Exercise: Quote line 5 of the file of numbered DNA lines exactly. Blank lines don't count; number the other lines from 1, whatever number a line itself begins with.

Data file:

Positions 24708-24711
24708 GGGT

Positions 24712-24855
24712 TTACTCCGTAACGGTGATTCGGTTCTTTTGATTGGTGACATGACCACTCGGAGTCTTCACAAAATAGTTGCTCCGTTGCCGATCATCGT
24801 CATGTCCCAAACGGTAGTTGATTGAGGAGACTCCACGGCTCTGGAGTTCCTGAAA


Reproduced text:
24801 CATGTCCCAAACGGTAGTTGATTGAGGAGACTCCACGGCTCTGGAGTTCCTGAAA